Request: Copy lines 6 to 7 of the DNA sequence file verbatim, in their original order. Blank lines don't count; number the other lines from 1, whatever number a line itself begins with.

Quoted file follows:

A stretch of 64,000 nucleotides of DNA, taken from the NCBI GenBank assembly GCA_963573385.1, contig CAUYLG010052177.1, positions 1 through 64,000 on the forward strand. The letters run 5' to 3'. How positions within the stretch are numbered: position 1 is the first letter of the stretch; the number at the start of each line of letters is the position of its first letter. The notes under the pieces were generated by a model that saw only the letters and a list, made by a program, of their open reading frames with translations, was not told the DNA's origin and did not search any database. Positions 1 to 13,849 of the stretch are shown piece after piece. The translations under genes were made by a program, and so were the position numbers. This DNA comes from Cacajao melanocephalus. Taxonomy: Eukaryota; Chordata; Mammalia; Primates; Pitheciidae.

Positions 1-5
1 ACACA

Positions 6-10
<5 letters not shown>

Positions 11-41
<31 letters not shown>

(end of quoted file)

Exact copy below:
Positions 11-41
<31 letters not shown>